Cultivating Mental Wellness
For many people, the COVID-19 pandemic is taking a toll on mental health. But are we paying close enough attention? In a Q&A with News and Stories, Irene Kraegel, director of the Center for Counseling and Wellness at Calvin University, digs into the pandemic’s impact and shares some best practices that can help us through this season.
What impact has the pandemic had on our mental health?
There is a wide range of responses to the pandemic, more so than we often see portrayed in news media. I think it’s important not to oversimplify the mental health impacts. Here are some different examples of what we have observed at the counseling center.
Isolation is a big concern in terms of mental health. Many people are feeling disconnected and isolated as it has become harder for us to see each other safely. For some people, that takes a toll on mental health. Those in isolation or quarantine may feel this particularly strongly -there’s a hunger for connection in that situation, which doesn’t necessarily rise to the level of a diagnosable mental health concern, but it is a form of emotional suffering. This may manifest as feelings of loneliness and disconnection, boredom, lack of general stimulation, feeling disconnected from the world … Isolation is a challenge.
Some people experience heightened anxiety in response to the pandemic. For those who are susceptible to health-related anxiety, particularly in the case of Obsessive Compulsive Disorder or other anxiety conditions, hearing about the contagious nature of this virus can trigger some deep and debilitating fear.
Another impact would be for those who rely on mental health treatments and supports that are less available during the pandemic, including those engaged in substance abuse treatment or recovery. If someone is not able to access their usual groups or treatment providers, that can increase risk of relapse.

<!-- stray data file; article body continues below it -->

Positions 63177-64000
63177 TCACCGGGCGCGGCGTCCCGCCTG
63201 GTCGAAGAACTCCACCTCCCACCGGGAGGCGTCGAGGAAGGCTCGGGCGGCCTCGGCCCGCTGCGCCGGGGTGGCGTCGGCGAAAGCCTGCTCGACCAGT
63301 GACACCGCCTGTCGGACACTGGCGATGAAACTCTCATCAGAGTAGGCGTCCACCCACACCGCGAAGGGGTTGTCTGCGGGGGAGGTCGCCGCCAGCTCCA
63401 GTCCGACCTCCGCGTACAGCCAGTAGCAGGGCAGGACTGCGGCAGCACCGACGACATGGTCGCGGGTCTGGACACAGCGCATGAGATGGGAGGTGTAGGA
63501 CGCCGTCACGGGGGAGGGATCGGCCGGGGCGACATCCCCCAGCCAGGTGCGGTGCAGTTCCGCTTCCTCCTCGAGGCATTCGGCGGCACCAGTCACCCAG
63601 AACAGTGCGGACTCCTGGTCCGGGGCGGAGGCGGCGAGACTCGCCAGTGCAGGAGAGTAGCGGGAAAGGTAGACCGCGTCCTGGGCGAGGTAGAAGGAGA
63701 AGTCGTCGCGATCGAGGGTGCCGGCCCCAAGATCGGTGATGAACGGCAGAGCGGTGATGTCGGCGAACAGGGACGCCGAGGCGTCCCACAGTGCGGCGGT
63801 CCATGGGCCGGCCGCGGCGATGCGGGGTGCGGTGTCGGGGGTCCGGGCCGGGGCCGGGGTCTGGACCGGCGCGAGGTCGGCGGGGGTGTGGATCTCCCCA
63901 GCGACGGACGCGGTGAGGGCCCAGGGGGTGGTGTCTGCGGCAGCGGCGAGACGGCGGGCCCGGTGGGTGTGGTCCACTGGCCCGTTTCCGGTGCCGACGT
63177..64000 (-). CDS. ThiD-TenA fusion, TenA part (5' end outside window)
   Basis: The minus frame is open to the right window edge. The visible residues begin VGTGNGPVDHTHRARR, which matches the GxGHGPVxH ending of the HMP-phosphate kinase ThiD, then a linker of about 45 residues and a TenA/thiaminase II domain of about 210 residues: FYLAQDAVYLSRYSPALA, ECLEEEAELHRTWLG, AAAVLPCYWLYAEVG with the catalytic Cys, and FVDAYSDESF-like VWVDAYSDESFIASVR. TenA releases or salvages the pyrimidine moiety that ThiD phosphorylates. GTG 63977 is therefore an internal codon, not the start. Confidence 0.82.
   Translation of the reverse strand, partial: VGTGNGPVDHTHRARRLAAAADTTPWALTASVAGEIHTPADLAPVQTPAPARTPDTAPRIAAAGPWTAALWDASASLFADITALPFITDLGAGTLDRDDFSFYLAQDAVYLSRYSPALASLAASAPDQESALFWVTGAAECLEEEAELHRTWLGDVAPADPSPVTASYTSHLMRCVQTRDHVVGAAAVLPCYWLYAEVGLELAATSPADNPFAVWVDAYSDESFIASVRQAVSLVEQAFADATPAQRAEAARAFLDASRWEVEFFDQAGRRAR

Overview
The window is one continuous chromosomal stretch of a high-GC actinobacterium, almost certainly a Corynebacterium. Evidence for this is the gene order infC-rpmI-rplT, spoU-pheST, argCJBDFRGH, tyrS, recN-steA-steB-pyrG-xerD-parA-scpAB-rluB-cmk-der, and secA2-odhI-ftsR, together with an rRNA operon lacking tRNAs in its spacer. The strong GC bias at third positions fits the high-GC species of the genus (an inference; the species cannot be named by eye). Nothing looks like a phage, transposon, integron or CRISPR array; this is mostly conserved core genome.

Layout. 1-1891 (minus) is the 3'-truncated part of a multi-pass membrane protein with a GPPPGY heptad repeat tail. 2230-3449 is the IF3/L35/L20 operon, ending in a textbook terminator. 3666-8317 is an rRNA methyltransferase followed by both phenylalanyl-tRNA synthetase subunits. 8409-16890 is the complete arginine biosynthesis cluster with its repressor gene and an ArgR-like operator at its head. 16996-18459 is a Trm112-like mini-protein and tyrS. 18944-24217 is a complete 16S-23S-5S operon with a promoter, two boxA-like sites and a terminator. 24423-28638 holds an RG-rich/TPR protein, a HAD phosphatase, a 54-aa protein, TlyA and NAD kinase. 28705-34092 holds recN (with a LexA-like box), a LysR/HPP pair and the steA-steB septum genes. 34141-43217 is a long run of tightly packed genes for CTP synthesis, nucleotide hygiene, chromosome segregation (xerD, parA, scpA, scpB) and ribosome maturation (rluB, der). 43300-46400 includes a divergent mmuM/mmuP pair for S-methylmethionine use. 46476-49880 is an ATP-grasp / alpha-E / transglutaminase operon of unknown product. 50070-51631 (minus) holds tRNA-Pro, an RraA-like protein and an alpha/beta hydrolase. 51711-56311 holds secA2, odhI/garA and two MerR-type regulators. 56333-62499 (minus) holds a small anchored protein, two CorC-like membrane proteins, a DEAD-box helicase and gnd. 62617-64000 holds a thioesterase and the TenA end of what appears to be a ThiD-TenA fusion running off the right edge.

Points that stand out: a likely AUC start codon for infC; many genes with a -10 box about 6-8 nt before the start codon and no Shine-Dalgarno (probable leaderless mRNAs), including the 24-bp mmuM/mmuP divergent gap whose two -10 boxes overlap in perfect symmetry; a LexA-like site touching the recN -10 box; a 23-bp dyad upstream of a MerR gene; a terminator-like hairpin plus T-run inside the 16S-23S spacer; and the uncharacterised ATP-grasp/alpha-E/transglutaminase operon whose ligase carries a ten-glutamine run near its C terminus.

For everyone, there has been loss of plans, activities, goals – this can be especially salient for student athletes, recent graduates, and others who are reaching milestones that are looking a lot different than previously expected. So grief is a common experience right now, along with a general fatigue from the effort it has taken to adapt and adjust to the major upheaval our world has gone through over the past several months. Learning to work, study, and socialize online in the midst of so much uncertainty has taken effort that has often left us exhausted and frustrated.
Then for some, there is actually a newfound feeling of freedom that has resulted from pandemic-induced societal shifts. Some people love working from home, not having to commute, having more alone time – not everyone, but many people are actually appreciating the changed pace. I’ve also heard of a number of people who have shifted priorities in the midst of this pandemic, who are adjusting their work/life balance in helpful ways. People have noticed ways that they can be less busy, things they can let go of, ways they now have freedom to engage with what is life-giving for them in a more intentional way.
Whatever our particular mental health response, the pandemic has required us to be more intentional about how we are taking care of ourselves. The old rhythms of self-care have needed adjustment. For myself, I used to get at least basic exercise walking to the bus and back on my daily commute; now that I work primarily from home, I can stand in the same place all day. Yesterday, I worked all day and evening right here at my desk without going anywhere. Regular rhythms of movement and connection have been disrupted, so this pandemic is requiring all of us to think more intentionally about what we need.
I pay attention to my physical health, but how do I stay attuned to my mental health?
We need to think about mental health in the same way we think about our physical health – I’ve had students say “I don’t have mental health” or “I’ve never dealt with mental health.” My response is that everyone has mental health. We all have mental health in the same way that we have physical health. And fortunately, there’s been quite a bit of stigma reduction around mental health over the past several years.